So you want to hear my bear story eh?

This is Boo the Grizzly Bear looking fairly nonchalant against a tree (no it is not a man in a suit and yes I had a good zoom lens!). These are my pictures from another trip but my scary bear story starts,
summer 2012 in Fernie, BC. I had seen quite a few bears so far that summer, a few black bears and a few Grizzlies however one encounter was a bit different.
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I started pushing my bike up the trail in the provincial park outside Fernie. Just as I neared the top of the track a loud crashing came from the bushes to my right. I was on my own and I was a bit startled by how closee it was, I made lots of noise and certainly warned whatever it was, that I was there and luckily it seemed to move away I assumed it was a moose or elk which commonly found in the park. I carried on pushing uphill now singing loudly and slightly nervously. Then suddenly from in front of me came the loudest roar I had ever heard. It came from somewhere further up the single track. Before I could even think I was greeted by a full grown grizzly bear charging me and still roaring loudly at about 20 metres away, I foolishly had no bear spray with me so I just stood still. I remember noting the rippling muscle of its huge bulk as it sprinted towards me, it was so fast for such a large animal. Instinct took over and I thought to myself stand my ground, move my bike in front and just look as big as possible. I stretched to my full 6’4″ height and shouted ‘away, away’. It slowed and stopped about 20 feet away. It’s just a bluff charge I thought, phew, I’ll try to back away and all will be good. Then the bear proceeded to stand on its hind legs and roar again, it seems bears are pretty tall on their hind legs!! The scale of the animal up so close was certainly enough to freak the life out of me, it lowered itself and prepared to charge one more time. This was insane I can’t stand here any longer or I’ll be dead I thought and swung my bike around and with a running jump launched downhill. I knew the steep twisting trail well and as the bear gave chase I focused on going fast and getting out of there. I flew off jumps and focussed on not crashing but riding the run of my life, I would have loved to have had a timer or even a GPS but instead it was all just a memory.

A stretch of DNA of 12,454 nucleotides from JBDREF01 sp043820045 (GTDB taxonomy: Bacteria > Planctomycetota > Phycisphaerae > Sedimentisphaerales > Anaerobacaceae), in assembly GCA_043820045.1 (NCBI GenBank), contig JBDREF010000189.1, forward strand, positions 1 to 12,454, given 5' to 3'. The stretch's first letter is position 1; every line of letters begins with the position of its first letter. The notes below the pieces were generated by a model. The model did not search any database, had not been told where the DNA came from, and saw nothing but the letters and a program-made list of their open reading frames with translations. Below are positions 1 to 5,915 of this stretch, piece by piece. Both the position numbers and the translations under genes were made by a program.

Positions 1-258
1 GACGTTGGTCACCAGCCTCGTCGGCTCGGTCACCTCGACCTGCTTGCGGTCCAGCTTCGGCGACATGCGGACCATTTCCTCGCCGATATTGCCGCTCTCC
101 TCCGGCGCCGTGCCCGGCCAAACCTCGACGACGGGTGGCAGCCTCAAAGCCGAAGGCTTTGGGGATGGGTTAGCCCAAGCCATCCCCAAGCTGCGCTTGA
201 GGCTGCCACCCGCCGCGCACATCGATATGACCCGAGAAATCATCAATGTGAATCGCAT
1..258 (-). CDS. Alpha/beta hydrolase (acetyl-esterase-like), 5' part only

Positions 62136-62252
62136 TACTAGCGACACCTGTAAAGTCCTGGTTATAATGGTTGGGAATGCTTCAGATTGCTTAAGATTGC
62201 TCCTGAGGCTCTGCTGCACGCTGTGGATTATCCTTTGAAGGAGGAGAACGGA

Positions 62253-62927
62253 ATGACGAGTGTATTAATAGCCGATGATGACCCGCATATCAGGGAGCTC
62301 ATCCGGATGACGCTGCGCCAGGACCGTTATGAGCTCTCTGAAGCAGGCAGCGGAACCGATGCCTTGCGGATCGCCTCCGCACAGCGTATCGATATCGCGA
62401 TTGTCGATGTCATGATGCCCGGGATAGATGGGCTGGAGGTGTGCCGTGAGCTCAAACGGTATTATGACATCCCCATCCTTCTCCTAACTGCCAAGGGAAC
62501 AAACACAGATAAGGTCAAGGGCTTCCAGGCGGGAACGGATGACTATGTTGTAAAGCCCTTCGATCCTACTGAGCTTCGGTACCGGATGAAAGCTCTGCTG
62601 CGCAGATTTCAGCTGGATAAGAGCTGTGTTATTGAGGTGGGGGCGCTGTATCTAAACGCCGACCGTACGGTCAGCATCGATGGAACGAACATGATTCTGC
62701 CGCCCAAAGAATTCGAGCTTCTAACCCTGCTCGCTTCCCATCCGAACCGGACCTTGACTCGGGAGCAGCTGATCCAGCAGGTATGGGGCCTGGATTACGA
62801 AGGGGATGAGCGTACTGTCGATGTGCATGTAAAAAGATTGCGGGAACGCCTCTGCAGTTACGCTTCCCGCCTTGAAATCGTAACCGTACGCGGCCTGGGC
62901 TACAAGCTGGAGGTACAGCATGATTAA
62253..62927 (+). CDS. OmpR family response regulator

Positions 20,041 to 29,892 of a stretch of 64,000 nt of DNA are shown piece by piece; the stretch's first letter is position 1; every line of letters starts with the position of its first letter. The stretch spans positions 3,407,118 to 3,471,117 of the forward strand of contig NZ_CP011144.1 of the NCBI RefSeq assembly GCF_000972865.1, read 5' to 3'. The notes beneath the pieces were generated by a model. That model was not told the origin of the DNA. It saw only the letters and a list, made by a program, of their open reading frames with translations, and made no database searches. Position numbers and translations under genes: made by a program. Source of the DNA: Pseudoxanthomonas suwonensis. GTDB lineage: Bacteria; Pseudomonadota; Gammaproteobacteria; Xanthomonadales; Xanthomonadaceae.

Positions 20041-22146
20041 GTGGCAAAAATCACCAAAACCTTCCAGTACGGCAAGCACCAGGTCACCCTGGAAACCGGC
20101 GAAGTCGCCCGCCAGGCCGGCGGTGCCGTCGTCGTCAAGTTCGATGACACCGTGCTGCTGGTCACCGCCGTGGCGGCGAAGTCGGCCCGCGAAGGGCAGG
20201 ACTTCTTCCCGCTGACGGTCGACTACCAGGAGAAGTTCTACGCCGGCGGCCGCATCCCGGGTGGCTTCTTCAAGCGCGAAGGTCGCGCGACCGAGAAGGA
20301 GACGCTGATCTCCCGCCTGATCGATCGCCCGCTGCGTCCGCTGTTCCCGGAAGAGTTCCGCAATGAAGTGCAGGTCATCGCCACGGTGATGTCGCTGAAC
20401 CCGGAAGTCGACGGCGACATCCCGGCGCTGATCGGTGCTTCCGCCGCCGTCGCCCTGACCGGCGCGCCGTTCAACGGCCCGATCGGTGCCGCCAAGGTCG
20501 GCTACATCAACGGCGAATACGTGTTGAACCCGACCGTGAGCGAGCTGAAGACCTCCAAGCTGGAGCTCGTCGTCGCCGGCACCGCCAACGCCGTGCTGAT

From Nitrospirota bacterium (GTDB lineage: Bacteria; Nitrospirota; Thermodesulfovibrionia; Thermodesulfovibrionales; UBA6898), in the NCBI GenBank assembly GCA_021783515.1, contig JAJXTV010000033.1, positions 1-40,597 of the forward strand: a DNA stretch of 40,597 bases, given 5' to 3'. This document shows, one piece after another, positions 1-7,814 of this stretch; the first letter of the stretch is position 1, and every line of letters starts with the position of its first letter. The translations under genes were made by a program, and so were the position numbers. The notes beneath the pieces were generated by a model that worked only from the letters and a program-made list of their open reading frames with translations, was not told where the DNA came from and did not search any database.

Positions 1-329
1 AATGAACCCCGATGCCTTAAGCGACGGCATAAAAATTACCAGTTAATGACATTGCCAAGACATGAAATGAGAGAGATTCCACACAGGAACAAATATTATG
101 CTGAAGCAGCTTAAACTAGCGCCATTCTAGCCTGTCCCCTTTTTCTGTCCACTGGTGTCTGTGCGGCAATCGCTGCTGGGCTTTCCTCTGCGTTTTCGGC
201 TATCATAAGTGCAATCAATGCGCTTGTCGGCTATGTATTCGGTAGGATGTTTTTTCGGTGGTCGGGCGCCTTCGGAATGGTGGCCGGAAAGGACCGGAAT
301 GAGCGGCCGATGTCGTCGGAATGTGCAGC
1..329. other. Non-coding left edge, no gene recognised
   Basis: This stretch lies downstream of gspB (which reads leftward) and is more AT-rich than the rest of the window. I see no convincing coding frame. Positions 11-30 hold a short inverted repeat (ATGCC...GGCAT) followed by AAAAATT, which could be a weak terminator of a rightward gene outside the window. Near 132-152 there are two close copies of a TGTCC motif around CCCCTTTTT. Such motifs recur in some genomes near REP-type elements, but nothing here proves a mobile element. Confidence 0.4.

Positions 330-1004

DSCN0943 I am not sure where the bear stopped it’s chase I didn’t stop until I was back at home. I was just glad the trail was twisting, I knew it well and I could head downhill to flee the scene fast.

After analysing the incident I think the first noise I heard was some bear cubs and I had managed to get in between them and their mum. Me making loud noises which would normally be effective was probably antagonizing the bear, so I think it was the right decision to get out of there! Grizzlies can run up to 45 mph which is deceptively fast, but on that tight terrain it was slightly slower than me.
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Fleeing really is only possible on a bike and in an extreme situation like that. It is quite common for them to bluff charge in such a situation but to charge again in such aggressive manner and then give chase is pretty unusual. Most of the Fernie locals were amazed to hear the story and only a few such close encounters could be remembered in the local area. It certainly took a while for me to get back on the bike and riding on my own. I never did ride that trail again, especially as the week after another local guy came across two cougars hanging out halfway down!
I saw a few more Grizzly’s that summer even a few with cubs like an incident on the remote Heiko’s trail, but I was never on my own again and never did they challenge me in such a way. They just ran away.DSCN0939

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